Publication date: 09/11/2018
Pages: 208
Sales rank: 258,066
Product dimensions: 5.30(w) x 8.10(h) x 0.60(d)

About the Author

Christopher Vasey, N.D., is a naturopath specializing in detoxification and rejuvenation. He is the author of many books, including The Acid-Alkaline Diet for Optimum Health, Natural Remedies for Inflammation, Liver Detox, and Freedom from Constipation. He lives near Montreux, Switzerland.

Read an Excerpt

Chapter 6

Natural Antibiotics: 18 Remedy Profiles

Several hundred plants possess antibiotic properties—from the most common plants of our local surroundings to rare, exotic species. People have been benefiting from the healing properties of these natural antibiotics for thousands of years.

The Mother Tinctures

Purple Coneflower (Echinacea purpurea)

This medicinal plant is better known by its Latin name Echinacea. The purple coneflower is a plant that grows wild in the great prairies of North America but is increasingly cultivated in gardens there and in Europe. The stem, which is around 20 inches tall, is crowned by beautiful flowers that bear a passing resemblance to large daisies with mauve-red petals. There are many varieties of echinacea, but only two are used for their medicinal properties: Echinacea purpurea and Echinacea augustiflora.

Archaeological digs have revealed that Native Americans were using echinacea at least from the beginning of the seventeenth century to treat infections of all kinds: throat, teeth, wounds, snakebite as well as for measles, mumps, and chickenpox. To benefit from its healing virtues, they sucked on the roots of this plant or made them into poultices. The use of echinacea spread to the rest of the world thanks to the many studies that revealed its benefits.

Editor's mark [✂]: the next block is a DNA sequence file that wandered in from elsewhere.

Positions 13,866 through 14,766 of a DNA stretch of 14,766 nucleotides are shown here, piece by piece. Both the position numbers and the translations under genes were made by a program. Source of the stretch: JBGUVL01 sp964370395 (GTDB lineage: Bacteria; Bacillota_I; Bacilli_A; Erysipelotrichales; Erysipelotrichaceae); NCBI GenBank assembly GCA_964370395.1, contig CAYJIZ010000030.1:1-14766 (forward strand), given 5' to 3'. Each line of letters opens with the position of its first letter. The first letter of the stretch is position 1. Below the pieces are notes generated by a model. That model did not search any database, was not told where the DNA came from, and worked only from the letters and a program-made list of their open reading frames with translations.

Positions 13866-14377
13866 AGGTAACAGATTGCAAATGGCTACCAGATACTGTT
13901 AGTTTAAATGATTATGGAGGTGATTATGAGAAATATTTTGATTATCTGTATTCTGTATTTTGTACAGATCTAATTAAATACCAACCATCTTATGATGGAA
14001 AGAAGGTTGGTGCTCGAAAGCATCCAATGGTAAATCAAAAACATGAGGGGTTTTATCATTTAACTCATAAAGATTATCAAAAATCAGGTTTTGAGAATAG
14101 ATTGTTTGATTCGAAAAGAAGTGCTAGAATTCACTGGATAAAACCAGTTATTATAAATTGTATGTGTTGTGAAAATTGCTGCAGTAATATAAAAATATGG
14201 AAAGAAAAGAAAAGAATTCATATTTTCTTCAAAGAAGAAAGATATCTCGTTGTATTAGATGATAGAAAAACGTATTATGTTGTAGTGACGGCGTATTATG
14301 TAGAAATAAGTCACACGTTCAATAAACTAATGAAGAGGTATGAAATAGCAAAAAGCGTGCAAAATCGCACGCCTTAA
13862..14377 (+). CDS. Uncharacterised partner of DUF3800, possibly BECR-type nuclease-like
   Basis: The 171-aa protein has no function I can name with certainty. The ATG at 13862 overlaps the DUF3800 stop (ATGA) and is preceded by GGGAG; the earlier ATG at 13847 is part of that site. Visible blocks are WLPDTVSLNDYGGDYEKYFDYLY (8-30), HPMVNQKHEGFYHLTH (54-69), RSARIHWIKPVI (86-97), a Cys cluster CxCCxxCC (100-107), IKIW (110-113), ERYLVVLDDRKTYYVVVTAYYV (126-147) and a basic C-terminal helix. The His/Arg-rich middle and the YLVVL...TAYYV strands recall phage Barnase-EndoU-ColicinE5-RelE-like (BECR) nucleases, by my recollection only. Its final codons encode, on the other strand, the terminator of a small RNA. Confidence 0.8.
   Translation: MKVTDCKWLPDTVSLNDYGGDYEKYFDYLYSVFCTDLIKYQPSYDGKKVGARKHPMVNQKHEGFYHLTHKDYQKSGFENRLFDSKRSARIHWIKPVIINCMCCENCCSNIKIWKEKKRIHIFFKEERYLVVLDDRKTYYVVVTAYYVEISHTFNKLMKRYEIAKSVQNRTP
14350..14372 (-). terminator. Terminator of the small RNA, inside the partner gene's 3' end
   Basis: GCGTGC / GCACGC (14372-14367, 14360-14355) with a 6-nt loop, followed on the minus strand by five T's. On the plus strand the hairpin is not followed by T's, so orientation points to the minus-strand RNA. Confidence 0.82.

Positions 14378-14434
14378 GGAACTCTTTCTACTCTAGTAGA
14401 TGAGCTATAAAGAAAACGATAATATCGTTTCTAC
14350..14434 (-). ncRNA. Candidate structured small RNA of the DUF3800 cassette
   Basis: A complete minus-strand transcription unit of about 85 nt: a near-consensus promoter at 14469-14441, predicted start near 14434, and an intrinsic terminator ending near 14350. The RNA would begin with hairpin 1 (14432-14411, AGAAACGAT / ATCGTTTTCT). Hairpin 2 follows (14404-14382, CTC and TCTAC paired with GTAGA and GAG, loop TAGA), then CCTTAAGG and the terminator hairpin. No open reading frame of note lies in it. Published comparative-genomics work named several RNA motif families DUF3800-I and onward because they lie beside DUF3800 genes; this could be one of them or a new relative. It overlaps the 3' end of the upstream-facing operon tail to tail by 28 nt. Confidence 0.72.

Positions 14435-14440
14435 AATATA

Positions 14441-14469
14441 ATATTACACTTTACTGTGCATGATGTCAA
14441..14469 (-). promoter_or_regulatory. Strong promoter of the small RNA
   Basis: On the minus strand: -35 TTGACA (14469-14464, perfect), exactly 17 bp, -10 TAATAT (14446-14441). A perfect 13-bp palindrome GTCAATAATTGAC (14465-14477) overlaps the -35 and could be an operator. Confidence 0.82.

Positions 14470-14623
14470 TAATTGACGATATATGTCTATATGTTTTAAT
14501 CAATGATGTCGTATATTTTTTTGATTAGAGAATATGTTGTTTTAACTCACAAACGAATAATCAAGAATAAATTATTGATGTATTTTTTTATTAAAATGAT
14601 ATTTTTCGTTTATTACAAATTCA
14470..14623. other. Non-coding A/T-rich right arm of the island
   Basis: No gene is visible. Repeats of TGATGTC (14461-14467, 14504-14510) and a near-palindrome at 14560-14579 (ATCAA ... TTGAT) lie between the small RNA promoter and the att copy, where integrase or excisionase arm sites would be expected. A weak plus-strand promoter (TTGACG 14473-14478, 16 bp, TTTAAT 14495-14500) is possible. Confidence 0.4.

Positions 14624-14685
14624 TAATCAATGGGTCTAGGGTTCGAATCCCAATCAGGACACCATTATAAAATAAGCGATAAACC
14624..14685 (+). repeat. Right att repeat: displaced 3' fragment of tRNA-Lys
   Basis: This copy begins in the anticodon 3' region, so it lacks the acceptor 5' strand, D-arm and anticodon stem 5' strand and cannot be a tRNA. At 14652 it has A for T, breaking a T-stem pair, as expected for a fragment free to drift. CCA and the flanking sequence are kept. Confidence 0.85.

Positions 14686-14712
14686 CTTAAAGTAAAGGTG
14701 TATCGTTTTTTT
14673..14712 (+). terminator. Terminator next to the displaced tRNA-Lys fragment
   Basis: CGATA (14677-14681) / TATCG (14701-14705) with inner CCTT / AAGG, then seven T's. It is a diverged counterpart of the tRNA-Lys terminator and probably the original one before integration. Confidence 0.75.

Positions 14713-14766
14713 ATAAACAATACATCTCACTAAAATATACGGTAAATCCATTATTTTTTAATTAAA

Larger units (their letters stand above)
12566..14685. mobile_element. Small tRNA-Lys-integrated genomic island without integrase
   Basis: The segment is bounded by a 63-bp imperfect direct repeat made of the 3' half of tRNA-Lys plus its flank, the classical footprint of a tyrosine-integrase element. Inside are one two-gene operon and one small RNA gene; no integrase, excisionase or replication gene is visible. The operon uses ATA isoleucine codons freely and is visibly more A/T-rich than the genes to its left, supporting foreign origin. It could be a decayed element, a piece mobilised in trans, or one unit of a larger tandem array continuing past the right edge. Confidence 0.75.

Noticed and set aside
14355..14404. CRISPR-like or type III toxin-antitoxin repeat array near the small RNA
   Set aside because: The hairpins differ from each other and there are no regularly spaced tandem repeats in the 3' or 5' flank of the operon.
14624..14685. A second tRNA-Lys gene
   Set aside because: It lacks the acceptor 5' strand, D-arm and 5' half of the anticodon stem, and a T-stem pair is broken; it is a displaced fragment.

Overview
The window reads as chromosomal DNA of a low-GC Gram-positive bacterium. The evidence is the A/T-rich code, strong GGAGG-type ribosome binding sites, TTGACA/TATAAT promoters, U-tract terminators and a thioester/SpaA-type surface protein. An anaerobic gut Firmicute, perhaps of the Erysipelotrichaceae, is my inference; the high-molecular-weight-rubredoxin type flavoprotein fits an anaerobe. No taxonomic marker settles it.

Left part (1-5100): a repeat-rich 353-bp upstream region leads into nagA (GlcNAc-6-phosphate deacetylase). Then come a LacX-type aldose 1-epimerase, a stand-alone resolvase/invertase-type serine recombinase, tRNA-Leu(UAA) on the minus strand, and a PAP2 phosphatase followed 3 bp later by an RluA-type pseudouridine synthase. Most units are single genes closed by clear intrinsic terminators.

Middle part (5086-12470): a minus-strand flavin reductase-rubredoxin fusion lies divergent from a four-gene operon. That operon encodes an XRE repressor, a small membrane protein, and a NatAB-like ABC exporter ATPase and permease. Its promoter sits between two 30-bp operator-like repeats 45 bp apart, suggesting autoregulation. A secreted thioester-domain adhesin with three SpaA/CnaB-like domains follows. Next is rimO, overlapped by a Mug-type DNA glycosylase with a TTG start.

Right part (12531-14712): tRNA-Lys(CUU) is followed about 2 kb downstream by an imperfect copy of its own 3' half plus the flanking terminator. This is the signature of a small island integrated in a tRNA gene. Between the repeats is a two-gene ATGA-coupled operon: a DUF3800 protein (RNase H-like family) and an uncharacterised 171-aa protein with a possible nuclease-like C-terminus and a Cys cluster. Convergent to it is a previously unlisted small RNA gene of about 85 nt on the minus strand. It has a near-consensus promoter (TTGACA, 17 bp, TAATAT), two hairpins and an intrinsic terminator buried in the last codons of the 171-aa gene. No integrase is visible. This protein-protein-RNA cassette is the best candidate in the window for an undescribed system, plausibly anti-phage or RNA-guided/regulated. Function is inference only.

The effectiveness of echinacea is due to its combination of antibiotic and immunestimulating properties. Its enzymes destroy the enzymes that are released by bacteria that weaken the cellular membranes of the host cells. The bacteria are then destroyed by the macrophages, whose production and activity are strongly increased by the immune-stimulating properties of echinacea.

The action of macrophages—which consists of swallowing and then destroying invaders—is a non-specific defense system. It works against bacteria as well as viruses, fungi, and parasites. Echinacea therefore has an extremely broad spectrum of action, which makes it useful against all infections wherever they may be located. Because of its gentle nature, echinacea is recommended for everyone, including children and the elderly.

The mother tincture of echinacea is a simple and effective means of using this medicinal plant. Small does, ingested several times a day (five to six times, for example) have been shown to be more effective than higher doses taken one time. In treatments needed for long durations (for chronic infection or flu prevention), its immune-stimulating action is better if it is used in treatment protocols that have pauses between them. For example, two weeks with echinacea, one week without.